President Biden saying he stands, and I’m quoting him now, squarely, squarely behind this decision to withdraw US forces from Afghanistan, despite the shocking scene of chaos and desperation as the country fell in a matter of only a few hours under Taliban control, and the group’s extremist ideology has tremendous and extremely disturbing implications for everyone in Afghanistan, but especially the women and girls.
This type of framing teed up hawkish guests, who proliferate on TV guest lists, to use women as a political football to oppose withdrawal. Blitzer guest Rep. Adam Kinzinger (R.-Illinois), for instance, argued:
Look at the freedom that is being deprived from the Afghan people as the Taliban move into Afghan, or moving into parts of Afghanistan now, and you know how much freedom they had. Look at the number of women that are out there making careers, that are thought leaders, that are academics, that never would have happened under the Taliban leadership…. The devastation you are seeing today is why that small footprint of 2,500 US troops was so important.
Sen. Joni Ernst (R.-Iowa) gladly gave Jake Tapper (CNN Newsroom, 8/16/21) her take on the situation after CNN aired a report on the situation for women:
As you mentioned, for women and younger girls, this is also very devastating for them. The humiliation that they will endure at the hands of the Taliban all around this is just a horrible, horrible mar on the United States under President Joe Biden.
‘America rescued them’
Charity Wallace claimed in the Wall Street Journal (8/17/21) that Afghan “women and girls…made enormous progress over the past 20 years.”
Such analysis depends on the assumption that the US invasion and occupation “saved” Afghan women. In the Wall Street Journal (8/17/21), an op-ed by former George W. Bush staffer Charity Wallace ran under the headline : “The Nightmare Resumes for Afghan Women: America Rescued Them 20 Years Ago. How Can We Abandon Them to the Taliban Again?”
Two days later, a news article in the Journal (8/19/21) about the fate of women in Afghanistan explained: “Following the 2001 invasion, US and allied forces invested heavily to promote gender equality.”
The Associated Press (8/14/21), in a piece headlined, “Longest War: Were America’s Decades in Afghanistan Worth It?,” noted at the end that “some Afghans—asked that question before the Taliban’s stunning sweep last week—respond that it’s more than time for Americans to let Afghans handle their own affairs.” It continued, “But one 21-year-old woman, Shogufa, says American troops’ two decades on the ground meant all the difference for her.” After describing Shogufa’s experience for five paragraphs, the piece concludes with her “message to Americans”:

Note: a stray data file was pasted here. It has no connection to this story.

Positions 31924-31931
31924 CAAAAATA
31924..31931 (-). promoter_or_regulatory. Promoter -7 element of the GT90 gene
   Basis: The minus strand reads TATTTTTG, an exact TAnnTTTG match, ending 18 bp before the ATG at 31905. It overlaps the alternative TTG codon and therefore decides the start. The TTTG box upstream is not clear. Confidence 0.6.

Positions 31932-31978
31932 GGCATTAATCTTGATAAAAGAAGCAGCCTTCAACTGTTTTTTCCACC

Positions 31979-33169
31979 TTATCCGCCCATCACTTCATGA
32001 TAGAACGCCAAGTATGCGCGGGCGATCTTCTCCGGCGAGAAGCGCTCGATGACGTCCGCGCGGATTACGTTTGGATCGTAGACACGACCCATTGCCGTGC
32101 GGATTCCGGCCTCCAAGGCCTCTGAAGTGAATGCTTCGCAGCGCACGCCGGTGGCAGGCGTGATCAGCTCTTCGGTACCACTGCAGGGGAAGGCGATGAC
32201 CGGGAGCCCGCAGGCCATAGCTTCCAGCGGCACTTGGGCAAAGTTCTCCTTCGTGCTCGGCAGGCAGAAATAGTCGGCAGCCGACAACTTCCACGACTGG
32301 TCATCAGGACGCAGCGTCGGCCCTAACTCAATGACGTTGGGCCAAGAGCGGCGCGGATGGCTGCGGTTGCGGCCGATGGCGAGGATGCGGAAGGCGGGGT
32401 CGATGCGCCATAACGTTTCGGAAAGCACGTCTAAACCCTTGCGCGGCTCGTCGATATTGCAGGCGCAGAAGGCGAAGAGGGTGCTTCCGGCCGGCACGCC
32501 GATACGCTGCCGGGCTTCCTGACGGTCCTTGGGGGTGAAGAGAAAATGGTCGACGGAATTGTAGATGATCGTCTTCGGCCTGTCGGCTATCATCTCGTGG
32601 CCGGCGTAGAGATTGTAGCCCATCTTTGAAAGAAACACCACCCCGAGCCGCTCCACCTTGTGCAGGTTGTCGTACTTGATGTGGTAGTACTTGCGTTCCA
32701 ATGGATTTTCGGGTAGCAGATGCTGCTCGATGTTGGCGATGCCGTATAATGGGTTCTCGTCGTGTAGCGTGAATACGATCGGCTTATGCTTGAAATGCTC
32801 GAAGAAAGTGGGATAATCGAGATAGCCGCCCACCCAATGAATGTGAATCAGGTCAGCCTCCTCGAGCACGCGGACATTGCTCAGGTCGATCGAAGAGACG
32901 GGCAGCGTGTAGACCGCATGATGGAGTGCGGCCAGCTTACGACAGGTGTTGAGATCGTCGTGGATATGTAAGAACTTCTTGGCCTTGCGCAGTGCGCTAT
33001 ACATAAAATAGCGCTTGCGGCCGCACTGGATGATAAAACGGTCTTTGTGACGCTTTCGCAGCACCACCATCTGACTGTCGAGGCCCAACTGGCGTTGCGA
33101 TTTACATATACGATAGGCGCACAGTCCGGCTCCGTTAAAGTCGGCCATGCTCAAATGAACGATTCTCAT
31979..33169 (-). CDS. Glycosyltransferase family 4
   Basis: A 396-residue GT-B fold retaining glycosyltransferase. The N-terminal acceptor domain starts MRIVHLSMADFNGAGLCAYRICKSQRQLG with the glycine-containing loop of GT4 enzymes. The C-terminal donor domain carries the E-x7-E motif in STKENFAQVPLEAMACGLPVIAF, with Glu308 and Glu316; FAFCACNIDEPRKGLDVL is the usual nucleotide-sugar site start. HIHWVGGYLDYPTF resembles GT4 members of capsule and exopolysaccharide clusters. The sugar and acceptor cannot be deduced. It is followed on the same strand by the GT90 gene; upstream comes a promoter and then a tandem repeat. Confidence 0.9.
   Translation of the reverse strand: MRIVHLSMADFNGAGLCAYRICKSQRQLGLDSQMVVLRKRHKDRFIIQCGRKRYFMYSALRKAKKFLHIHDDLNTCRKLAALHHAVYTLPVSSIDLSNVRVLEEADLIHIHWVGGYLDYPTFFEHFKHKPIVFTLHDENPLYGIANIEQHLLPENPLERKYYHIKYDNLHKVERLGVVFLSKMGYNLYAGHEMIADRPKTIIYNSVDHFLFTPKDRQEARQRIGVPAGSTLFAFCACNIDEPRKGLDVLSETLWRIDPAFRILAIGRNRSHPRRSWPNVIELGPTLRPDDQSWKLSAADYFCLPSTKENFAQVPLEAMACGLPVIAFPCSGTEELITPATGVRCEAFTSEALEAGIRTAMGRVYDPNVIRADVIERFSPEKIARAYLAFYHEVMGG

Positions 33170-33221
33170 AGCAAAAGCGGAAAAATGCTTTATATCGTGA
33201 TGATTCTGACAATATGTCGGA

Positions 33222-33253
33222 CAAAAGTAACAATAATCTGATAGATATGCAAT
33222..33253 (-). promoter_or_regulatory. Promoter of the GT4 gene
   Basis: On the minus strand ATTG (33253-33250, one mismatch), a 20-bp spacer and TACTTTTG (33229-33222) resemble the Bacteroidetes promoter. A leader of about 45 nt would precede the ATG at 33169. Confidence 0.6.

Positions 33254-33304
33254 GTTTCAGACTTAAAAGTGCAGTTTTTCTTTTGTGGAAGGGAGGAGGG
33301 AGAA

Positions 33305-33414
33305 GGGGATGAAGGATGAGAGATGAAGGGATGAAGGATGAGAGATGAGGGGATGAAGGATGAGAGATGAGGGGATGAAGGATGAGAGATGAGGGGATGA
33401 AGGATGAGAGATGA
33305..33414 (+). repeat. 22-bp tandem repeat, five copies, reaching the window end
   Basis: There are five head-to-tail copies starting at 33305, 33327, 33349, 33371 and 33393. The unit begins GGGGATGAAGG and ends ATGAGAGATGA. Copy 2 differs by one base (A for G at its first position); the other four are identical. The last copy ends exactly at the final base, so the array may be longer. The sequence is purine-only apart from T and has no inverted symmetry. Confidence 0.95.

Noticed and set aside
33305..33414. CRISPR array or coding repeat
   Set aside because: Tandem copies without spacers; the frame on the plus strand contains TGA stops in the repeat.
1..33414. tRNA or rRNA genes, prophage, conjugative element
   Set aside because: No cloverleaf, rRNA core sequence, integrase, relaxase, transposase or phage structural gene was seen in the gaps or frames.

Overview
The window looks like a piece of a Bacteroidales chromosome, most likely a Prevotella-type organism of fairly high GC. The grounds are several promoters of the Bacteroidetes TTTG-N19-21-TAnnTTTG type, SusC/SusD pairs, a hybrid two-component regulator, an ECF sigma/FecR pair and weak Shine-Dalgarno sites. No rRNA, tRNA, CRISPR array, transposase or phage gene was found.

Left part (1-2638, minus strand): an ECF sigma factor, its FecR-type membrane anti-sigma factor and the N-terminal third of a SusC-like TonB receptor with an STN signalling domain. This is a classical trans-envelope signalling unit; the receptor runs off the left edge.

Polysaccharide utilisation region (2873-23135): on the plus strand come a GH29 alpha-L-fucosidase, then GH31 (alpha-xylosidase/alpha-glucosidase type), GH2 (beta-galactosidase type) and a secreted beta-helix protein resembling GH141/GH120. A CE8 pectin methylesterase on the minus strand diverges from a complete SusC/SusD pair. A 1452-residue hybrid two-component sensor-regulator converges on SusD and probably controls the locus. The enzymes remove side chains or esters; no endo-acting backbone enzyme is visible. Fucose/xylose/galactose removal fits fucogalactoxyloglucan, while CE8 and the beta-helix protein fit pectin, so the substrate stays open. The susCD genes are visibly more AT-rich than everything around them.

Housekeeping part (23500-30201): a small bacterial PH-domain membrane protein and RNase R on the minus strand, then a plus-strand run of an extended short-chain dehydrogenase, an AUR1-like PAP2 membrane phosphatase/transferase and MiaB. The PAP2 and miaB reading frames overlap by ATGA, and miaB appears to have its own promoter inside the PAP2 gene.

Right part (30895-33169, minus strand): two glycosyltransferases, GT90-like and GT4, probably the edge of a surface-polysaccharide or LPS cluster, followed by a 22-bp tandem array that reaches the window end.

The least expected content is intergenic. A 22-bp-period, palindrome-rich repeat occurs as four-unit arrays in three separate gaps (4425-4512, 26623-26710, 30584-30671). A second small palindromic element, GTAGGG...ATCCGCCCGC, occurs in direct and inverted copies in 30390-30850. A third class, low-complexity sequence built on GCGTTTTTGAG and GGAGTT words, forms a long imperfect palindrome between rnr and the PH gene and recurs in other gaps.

“Thank you for everything you have done in Afghanistan,” she said, in good but imperfect English. “The other thing was to request that they stay with us.”
Atlantic’s Caitlin Flanagan (8/19/21): “The United States military made it possible for those women to experience a measure of freedom. Without us, that’s over.”
Perhaps the most indignant media piece about Afghan women came from Caitlin Flanagan in the Atlantic (8/19/21), “The Week the Left Stopped Caring About Human Rights.” Flanagan argued:
Leave American troops idle long enough, and before you know it, they’re building schools and protecting women. We found an actual patriarchy in Afghanistan, and with nothing else to do, we started smashing it down. Contra the Nation, it’s hard to believe that Afghan women “won” gains in human rights, considering how quickly those gains are sure now to be revoked. The United States military made it possible for those women to experience a measure of freedom. Without us, that’s over.
Flanagan pointed to Pakistani activist Malala Yousafzai, whom she accused “critics of the war” of forgetting, saying Yousafzai “appealed to the president to take ‘a bold step’ to stave off disaster.”
Next to last in women’s rights